In a March 1988 uniform report update, plaintiff reported that he had abstained from alcohol since July 1987, attended Alcoholics Anonymous (AA) meetings, felt better physically and enjoyed a greatly improved relationship with his wife. Plaintiff's wife corroborated plaintiff's statements. Plaintiff completed the recommended five weeks of intensive outpatient treatment in December 1987 and 10 weekly sessions of the after-care program in March 1988. During treatment, plaintiff also attended AA meetings once or twice a week. HAS recommended that plaintiff continue attending AA meetings in order to grow in his abstinence and noted that plaintiff was in remission and complying with his treatment recommendations. Nevertheless, HAS maintained plaintiff's Level III classification based on his disclosed symptoms of dependency in the past.
Apparently, plaintiff did not attempt to reinstate his license until 1997. In a January 1997 memorandum, HAS responded to a request for plaintiff's treatment information by explaining that his records were destroyed because they were more than 10 years old.
1997 Uniform Report
In February 1997, Central State Institute (CSI) prepared a uniform report, which indicated that plaintiff had completed less than seven years of education and had limited comprehension of the English language, so a CSI staff member served as an English-Spanish interpreter. According to the CSI evaluator, plaintiff denied any alcohol use prior to his 1981 DUI arrest and stated that police stopped him for driving without headlights due to a car malfunction. The evaluator noted that although plaintiff reported two DUI offenses in 1978, his driving record only reflected the 1981 DUI. Plaintiff also reported that he no longer attended AA meetings. Further, plaintiff reported that before he abstained from alcohol he drank more times per month than he intended and drank in the morning to "medicate shakes." According to the evaluator, Mildred Cisneros, plaintiff's wife, allegedly stated that before plaintiff abstained from alcohol, she was not aware of the extent of his drinking problem but was concerned about his accidents and revoked license.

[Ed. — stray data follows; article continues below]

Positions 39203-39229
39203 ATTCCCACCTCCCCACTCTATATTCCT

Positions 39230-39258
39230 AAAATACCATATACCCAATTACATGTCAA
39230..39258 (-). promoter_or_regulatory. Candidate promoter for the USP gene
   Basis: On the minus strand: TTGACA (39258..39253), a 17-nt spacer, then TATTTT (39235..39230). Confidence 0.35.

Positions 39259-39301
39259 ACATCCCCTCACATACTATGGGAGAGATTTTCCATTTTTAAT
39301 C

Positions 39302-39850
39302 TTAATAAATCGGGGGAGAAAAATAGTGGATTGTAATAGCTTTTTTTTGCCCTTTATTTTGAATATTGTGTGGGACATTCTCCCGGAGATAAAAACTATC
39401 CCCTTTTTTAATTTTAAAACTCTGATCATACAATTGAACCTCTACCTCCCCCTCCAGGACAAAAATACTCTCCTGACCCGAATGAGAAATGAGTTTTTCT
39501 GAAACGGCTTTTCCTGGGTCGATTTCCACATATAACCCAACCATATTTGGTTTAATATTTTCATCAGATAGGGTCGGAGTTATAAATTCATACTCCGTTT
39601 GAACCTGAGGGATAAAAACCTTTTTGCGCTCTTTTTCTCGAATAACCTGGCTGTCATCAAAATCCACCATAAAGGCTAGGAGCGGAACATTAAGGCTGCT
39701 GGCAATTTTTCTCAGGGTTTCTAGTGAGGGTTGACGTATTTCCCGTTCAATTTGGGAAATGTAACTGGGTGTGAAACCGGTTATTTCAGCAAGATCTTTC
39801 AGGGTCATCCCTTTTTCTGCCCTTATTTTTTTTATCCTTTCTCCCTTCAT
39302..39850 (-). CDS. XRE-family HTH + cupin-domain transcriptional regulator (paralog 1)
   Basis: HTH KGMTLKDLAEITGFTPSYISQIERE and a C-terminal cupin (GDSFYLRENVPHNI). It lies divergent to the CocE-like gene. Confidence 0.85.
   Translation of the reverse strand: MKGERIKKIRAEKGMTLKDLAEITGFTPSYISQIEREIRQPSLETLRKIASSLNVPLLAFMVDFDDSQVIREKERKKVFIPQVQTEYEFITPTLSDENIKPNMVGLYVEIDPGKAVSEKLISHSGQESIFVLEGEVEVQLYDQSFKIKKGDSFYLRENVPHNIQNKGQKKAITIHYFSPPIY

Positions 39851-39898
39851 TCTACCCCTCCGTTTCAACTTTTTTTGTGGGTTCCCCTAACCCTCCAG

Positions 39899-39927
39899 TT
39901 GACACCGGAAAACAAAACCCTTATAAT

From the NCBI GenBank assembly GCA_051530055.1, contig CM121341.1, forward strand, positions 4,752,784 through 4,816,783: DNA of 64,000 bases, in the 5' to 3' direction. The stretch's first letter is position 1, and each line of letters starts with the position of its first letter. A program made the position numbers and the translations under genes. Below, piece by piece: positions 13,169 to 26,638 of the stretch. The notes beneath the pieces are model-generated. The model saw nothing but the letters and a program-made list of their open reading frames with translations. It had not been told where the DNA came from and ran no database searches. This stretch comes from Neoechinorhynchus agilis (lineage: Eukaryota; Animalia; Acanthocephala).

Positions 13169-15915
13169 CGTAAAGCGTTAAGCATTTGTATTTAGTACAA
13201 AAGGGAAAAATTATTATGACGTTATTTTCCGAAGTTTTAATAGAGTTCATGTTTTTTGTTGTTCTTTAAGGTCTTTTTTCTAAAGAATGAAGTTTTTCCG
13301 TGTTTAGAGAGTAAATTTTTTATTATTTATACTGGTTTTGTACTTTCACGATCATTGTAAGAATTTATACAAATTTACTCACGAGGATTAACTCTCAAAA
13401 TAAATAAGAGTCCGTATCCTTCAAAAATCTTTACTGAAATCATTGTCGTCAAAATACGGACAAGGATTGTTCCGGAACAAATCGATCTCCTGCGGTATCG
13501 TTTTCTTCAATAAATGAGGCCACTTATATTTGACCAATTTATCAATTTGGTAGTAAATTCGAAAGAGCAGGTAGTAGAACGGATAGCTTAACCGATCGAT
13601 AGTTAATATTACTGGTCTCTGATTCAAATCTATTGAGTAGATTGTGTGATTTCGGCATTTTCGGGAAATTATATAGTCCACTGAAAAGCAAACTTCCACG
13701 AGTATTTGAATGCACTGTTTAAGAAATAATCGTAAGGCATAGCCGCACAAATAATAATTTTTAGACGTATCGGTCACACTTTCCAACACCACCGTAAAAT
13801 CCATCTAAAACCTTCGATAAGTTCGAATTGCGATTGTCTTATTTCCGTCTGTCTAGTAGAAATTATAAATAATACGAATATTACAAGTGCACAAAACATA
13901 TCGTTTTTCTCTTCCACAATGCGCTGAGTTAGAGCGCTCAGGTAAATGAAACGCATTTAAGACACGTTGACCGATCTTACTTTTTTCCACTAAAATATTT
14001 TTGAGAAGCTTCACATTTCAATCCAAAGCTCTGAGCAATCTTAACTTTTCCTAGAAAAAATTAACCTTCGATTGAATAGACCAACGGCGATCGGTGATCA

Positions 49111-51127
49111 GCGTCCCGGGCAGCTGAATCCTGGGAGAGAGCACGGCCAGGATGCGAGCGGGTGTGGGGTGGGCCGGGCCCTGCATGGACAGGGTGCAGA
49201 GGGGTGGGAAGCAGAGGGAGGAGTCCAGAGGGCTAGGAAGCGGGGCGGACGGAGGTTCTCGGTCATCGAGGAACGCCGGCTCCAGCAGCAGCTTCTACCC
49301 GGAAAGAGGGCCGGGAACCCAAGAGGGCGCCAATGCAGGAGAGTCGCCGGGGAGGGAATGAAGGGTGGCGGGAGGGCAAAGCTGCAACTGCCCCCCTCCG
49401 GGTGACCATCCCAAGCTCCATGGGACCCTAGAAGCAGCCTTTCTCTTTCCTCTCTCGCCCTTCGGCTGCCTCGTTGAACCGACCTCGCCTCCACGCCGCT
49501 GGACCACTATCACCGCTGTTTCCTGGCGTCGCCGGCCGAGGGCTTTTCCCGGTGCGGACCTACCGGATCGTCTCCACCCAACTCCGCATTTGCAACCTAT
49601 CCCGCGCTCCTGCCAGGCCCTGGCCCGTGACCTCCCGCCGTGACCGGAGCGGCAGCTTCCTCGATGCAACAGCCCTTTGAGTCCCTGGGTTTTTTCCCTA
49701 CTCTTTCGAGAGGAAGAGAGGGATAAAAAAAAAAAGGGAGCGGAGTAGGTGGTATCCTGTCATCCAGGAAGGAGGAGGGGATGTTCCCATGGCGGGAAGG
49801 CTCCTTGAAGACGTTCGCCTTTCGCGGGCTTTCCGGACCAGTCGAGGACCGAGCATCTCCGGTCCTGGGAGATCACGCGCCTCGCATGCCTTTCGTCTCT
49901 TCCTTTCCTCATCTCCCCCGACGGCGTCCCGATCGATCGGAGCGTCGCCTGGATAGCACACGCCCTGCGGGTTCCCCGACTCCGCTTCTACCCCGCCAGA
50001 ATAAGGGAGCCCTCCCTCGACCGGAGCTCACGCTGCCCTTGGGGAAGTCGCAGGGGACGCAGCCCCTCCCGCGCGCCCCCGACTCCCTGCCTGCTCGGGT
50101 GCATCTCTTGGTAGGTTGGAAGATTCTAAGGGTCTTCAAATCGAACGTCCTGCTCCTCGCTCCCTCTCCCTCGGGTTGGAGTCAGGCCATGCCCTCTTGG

Plaintiff's 47 Mortimer-Filkens score indicated that he was a presumptive problem drinker. Further, plaintiff's 1 Substance Use Inventory score indicated minimal impairment in either physical, social, emotional or occupational areas, but his 3 Behavior Assessment Scale score indicated severe dysfunction in those areas. Plaintiff's H Multiple Offender Profile indicated a high risk to repeat the offense without intervention. The evaluator characterized plaintiff's responses as inconsistent because he allegedly denied any alcohol use prior to his DUI arrest and, although he considered himself an inactive alcoholic, he reported no prior symptoms of dependence. The evaluator classified plaintiff as a Level II (significant risk) apparently based on plaintiff's 1981 DUI and driving record. The evaluator recommended that plaintiff return to a licensed treatment provider to undergo additional intervention based on plaintiff's lack of documentation and "various inconsistencies in his reports."
1999 HAS Clarification Letter